Housing is the biggest concern voters raise with their MPs, suggests a new survey by homelessness charity Shelter.
Housing prices remain a worry for many voters
Nearly 100 MPs from different parties were questioned for the survey, with 79% listing housing as their biggest postbag topic.
Shelter says it shows the angst caused by rising home prices.
The news comes as the Tories complain that rising stamp duty has pushed up house costs. But the government says it is spending billions on housing.
In the Shelter survey, 43% of MPs said their constituents had complained that high rents were causing cash hardship.
And more than a third (38%) said high prices had made buying their own home impossible.
Peterborough MP Helen Clark told the survey: "Four out of five case work discussions in my constituency are about housing and when I go door knocking, it's all about housing.
"Unless you get proper housing you are not going to get proper health, education, law and order or economic prosperity."
Shelter's campaign director Ben Jackson said: "Housing is one of the issues which, when people look to the future, simply see things becoming worse, not better.
"For decades it has literally been the lost issue but the housing crisis has eventually begun to concentrate minds."
Tony Blair last month predicted that housing, as well as pensions, would get much more attention in the political debate in coming years, with issues like healthcare dropping away.
A spokeswoman for the Office of the Deputy Prime Minister said: "Anyone who has looked at what we are putting out realises housing is something we're tackling."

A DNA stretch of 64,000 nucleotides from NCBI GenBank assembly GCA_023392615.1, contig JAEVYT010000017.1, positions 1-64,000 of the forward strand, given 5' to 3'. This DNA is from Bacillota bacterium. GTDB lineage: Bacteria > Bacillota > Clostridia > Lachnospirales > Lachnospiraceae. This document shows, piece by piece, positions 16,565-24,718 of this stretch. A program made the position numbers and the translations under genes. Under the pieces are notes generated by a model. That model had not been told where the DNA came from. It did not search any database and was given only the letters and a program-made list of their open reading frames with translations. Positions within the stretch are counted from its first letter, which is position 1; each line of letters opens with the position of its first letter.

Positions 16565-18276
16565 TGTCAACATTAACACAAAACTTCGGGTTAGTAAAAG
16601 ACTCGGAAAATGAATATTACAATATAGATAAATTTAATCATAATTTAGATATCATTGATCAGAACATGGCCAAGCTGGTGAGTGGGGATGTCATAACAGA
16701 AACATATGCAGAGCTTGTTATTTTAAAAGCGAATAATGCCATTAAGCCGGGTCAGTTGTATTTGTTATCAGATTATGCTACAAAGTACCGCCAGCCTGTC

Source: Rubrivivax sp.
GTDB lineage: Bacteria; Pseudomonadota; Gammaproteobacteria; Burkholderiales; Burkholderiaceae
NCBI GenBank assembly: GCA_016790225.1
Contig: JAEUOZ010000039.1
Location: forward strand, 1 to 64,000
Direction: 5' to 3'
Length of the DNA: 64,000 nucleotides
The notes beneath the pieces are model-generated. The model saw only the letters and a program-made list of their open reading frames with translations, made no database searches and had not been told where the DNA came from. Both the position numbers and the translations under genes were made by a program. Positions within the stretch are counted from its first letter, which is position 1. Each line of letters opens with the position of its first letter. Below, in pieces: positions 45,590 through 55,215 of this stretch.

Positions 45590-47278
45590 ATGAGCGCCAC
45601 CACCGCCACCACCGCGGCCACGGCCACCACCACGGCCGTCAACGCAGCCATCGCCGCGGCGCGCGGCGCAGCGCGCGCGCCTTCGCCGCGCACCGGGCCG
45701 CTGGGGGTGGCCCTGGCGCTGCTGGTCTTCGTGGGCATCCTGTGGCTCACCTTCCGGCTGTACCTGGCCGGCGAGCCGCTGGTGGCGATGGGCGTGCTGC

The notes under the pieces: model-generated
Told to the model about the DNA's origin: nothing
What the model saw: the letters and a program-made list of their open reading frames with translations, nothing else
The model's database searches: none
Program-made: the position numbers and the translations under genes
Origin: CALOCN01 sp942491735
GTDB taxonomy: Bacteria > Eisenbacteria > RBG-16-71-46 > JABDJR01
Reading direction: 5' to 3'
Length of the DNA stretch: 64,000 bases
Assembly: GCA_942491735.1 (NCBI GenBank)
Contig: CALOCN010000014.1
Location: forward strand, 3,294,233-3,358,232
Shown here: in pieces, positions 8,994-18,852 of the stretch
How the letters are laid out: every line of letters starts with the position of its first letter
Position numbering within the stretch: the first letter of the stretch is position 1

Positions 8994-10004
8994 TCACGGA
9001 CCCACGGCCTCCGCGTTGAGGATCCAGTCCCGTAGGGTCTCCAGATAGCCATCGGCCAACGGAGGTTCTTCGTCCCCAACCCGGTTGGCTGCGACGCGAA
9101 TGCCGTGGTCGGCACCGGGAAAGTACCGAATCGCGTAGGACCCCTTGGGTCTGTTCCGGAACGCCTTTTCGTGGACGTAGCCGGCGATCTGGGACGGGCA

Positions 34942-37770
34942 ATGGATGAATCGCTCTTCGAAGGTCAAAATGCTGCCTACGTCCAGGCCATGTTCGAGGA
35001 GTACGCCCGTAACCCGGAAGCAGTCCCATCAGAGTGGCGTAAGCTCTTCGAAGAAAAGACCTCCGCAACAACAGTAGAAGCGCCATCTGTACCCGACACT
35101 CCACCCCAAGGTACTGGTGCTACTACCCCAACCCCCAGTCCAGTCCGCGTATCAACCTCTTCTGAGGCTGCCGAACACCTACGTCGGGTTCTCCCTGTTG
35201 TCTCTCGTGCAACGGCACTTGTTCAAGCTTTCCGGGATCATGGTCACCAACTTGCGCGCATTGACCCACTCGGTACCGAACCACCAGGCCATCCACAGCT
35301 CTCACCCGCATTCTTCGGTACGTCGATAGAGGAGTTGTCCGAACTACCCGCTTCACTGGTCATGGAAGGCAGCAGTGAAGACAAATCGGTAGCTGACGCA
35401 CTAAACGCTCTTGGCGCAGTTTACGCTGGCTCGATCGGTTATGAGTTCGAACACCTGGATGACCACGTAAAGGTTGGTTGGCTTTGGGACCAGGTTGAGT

Some £38bn of investment is promised between 2003 and 2008 to tackle shortages in southern England and boost the economy in the north of England, she said.
The Conservatives on Wednesday said the cost in stamp duty for buying the average UK house had more than doubled.
Shadow chancellor Oliver Letwin said: "This is another example of Gordon Brown's 66 stealth tax rises.
"When house prices are rising, and stamp duty thresholds do not rise with them, the chancellor increases taxes for homeowners."
In 2000, Chancellor Gordon Brown raised stamp duty to 3% for houses over £250,000 and 4% for those over £500,000. It stays at 1% for homes between £60,000 and £250,000.
But the Inland Revenue said stamp duty remained a very small share of overall housing costs, with property transaction bills far lower in the UK than in the rest of the European Union or the US.
A spokesman said: "What no government has ever done is index stamp duty thresholds in line with movements in house prices or any other asset prices."
Stamp duty did not apply at all to a quarter of residential property transactions, including on homes up to a certain price in deprived areas, said the spokesman.
And the 1% rate was used for two-thirds of the homes where stamp duty was paid, he added.